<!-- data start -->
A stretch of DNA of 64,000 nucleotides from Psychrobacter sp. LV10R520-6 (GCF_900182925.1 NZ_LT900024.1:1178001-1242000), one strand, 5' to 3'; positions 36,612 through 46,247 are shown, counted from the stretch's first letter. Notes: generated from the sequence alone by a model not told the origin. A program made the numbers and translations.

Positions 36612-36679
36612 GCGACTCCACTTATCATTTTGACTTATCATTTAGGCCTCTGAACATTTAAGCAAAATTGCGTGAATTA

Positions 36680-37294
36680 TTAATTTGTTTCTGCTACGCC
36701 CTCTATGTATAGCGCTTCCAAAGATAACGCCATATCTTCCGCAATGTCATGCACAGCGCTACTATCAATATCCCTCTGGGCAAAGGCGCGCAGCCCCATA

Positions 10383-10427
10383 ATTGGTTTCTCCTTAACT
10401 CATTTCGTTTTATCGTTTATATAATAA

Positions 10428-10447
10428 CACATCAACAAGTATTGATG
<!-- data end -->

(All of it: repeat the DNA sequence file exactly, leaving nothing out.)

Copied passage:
A stretch of DNA of 64,000 nucleotides from Psychrobacter sp. LV10R520-6 (GCF_900182925.1 NZ_LT900024.1:1178001-1242000), one strand, 5' to 3'; positions 36,612 through 46,247 are shown, counted from the stretch's first letter. Notes: generated from the sequence alone by a model not told the origin. A program made the numbers and translations.

Positions 36612-36679
36612 GCGACTCCACTTATCATTTTGACTTATCATTTAGGCCTCTGAACATTTAAGCAAAATTGCGTGAATTA

Positions 36680-37294
36680 TTAATTTGTTTCTGCTACGCC
36701 CTCTATGTATAGCGCTTCCAAAGATAACGCCATATCTTCCGCAATGTCATGCACAGCGCTACTATCAATATCCCTCTGGGCAAAGGCGCGCAGCCCCATA

Positions 10383-10427
10383 ATTGGTTTCTCCTTAACT
10401 CATTTCGTTTTATCGTTTATATAATAA

Positions 10428-10447
10428 CACATCAACAAGTATTGATG